200,000 people are chronically forgotten in Western reporting on the Rwandan Genocide. Most articles cite an early UN estimate putting the death count at 800,000, ignoring a Rwandan Government census that identified 1,074,017 victims by name, profession, and method of murder. We continuously forget, be it intentional or unknowingly, a fifth of the murdered. From this discrepancy alone, it becomes clear that it’s time to revisit Rwanda, getting things right once and for all. This year, the 25th anniversary of the genocide, is perhaps the most fitting time to do so. Now, the most authentic first step to take for the Rwandan survivors is to finally listen to the voices of the Rwandan people and to allow that to be enough. While, in some cases, Western media does its best to honor the efforts of those who have worked to revitalize Rwanda, some stories make unfortunate and frankly false statements about the heart of the Rwandan people.
Such articles minimize the progress that the Rwandan people made over the last 25 years, insisting that the ethnic tensions that caused the genocide are still burning beneath the surface, and when President Paul Kagame is out of office, the bloodbath will resume. It’s simply unfair for American journalists to make such claims without including the voices of any Rwandan citizens. These notions must be rectified to allow the new Rwanda to be defined by what they are as opposed to what they have been. The Rwandan Genocide began in April of 1994 and lasted 100 days, making it the fastest genocide in human history. Most victims were killed by machete at a rate of 7.5 deaths per minute for the entire span of the genocide. The country lost not only the lives of a million people but hundreds of thousands more to displacement and imprisonment, leaving the structure and morale of the country in shambles and earning them the appropriate stamp of “failed state” from the United Nations.
But like a phoenix, Rwanda’s story does not end in ashes. Under the leadership of President Kagame, Rwanda has risen from this “failed state” scarlet letter to become the 9th safest country in the world in just 25 years. John Gasangwa, the founder and president of Arise Rwanda Ministries, believes that reconciliation was the cornerstone to their recovery. “The first thing we did as a country was to know that we are all Rwandans,” said Gasangwa. “We are not Hutus, we are not Tutsis, we are not Twas, we are all Rwandans.” With this established, Rwanda stood unified for the first time under the ideology of forgiveness. In the twenty-five years since the killings, the citizens of Rwanda have embraced a revolutionary program. If perpetrators seek forgiveness from the victims of their actions, and forgiveness is granted, the perpetrator is given the opportunity to be regrafted into society. This forgiveness serves not only as a starting point, but as a common thread that runs through everything else they do. Gasangwa says that their justice system is not about punishment but “providing reconciliation and forgiveness in Rwanda.” These words are not just an ideal for Gasangwa, but an ideology that impacts every facet of his ministry. Gasangwa told the story of a child soldier who killed 78 people during the genocide and has been forgiven by the families of the victims.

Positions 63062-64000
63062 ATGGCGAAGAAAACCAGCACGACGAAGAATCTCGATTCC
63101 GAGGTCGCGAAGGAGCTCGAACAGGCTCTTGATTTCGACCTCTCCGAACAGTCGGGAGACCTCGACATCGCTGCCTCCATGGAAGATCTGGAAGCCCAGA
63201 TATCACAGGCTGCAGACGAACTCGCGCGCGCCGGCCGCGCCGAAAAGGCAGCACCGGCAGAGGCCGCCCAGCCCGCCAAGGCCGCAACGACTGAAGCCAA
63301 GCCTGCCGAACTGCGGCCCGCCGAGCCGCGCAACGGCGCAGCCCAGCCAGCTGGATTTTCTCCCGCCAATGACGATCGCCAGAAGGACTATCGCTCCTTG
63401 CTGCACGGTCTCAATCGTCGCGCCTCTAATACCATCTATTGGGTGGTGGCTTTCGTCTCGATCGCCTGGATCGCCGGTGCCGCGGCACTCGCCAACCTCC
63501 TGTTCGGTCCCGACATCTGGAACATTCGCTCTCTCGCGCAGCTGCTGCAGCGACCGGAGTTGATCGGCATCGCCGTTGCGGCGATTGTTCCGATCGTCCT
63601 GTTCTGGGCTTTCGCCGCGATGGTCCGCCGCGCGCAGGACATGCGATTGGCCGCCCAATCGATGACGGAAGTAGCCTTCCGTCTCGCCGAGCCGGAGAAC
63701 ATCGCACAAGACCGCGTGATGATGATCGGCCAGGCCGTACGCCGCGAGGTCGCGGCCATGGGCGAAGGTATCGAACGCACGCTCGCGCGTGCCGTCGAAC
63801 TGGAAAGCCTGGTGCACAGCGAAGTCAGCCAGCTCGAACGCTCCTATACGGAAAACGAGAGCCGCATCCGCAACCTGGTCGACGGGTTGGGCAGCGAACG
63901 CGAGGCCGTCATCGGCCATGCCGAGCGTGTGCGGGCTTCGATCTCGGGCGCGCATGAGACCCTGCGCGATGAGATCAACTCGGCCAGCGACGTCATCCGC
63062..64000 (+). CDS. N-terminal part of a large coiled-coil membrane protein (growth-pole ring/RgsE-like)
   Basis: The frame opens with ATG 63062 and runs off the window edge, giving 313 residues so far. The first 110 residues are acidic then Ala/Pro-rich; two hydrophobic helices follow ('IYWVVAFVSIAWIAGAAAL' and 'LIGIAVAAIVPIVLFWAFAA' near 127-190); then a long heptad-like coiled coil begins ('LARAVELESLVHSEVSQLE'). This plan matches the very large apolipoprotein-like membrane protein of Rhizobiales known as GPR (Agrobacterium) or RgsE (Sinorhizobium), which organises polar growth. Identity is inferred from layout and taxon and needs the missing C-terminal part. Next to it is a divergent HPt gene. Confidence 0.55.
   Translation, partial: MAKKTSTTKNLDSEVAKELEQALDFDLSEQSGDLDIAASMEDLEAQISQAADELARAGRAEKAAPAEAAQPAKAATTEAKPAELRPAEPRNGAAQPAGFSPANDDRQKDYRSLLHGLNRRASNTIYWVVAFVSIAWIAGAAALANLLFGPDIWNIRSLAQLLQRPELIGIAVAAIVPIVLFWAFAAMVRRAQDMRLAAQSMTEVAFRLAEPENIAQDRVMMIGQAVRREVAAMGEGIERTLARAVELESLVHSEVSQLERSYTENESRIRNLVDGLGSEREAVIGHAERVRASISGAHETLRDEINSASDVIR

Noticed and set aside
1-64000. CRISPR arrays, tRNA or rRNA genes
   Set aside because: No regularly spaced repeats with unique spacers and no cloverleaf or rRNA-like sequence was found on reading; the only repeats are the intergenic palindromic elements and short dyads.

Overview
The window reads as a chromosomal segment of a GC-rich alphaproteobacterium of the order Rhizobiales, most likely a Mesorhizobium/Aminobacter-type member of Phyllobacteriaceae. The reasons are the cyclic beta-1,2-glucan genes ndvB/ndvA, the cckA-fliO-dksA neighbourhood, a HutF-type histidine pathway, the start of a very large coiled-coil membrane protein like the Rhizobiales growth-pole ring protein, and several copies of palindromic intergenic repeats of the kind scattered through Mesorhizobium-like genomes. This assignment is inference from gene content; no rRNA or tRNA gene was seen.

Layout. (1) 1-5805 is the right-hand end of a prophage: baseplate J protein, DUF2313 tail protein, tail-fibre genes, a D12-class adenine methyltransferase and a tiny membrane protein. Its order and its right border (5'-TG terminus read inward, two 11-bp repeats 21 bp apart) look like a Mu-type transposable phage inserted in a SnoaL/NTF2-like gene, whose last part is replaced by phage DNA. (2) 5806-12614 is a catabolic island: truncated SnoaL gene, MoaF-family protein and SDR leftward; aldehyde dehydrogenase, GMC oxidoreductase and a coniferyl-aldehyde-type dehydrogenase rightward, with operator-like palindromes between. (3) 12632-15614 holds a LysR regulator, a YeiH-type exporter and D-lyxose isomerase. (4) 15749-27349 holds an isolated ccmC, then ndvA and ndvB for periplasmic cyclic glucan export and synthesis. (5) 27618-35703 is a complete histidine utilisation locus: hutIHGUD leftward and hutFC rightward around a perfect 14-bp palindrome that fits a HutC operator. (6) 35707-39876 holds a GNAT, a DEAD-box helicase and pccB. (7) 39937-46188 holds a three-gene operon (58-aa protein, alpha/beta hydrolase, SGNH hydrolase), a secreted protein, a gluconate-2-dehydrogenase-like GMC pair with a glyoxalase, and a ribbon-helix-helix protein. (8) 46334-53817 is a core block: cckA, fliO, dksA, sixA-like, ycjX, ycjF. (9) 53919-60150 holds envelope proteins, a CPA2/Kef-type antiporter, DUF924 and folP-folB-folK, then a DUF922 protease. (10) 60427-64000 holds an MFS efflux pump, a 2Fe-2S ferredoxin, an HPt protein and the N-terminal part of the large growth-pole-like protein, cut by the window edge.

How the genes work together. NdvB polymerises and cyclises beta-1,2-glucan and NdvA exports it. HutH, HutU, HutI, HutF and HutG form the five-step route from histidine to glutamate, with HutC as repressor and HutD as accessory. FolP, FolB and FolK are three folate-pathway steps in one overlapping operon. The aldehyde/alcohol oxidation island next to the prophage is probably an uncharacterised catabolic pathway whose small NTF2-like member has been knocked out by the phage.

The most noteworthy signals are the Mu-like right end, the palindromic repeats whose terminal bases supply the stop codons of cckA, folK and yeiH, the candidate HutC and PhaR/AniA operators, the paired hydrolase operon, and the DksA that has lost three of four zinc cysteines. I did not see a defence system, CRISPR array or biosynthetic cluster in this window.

Now, he’s been hired at the school Gasangwa runs, Kivu Hills Academy. “This is just one example of the reconciliation between the Hutus and the Tutsis,” said Gasangwa. In the eyes of the honorable Dr. Odette, Rwandan senator and doctor in the Hotel Rwanda, the ethnic tensions have been put to rest. “There is no cultural divide amongst Rwandans!” she said. “Even during the genocide, killers had to read the ID to know who to kill.” This ethnicity-centric identification policy has since been banned in favor of a more unifying system. Odette continued to say that Rwandans all have the same “Rwandese ID” and can now “enjoy the same rights from birth”. It’s not just the citizens who have noticed the reunification of Rwanda, but researchers too.
The National Unity and Reconciliation Committee conducts a “reconciliation barometer” using metrics such as apology and forgiveness, trust among citizens, and understanding of the genocide itself. Most recently, reports showed that Rwanda is 92.5% reconciled, a 10.2% increase since the last test. Instead of condemning Rwanda to the mistakes of their past, we must realize that we have much to learn from them. The story of Rwanda should be viewed for what it is: a living testament to just how far the power of forgiveness can go.
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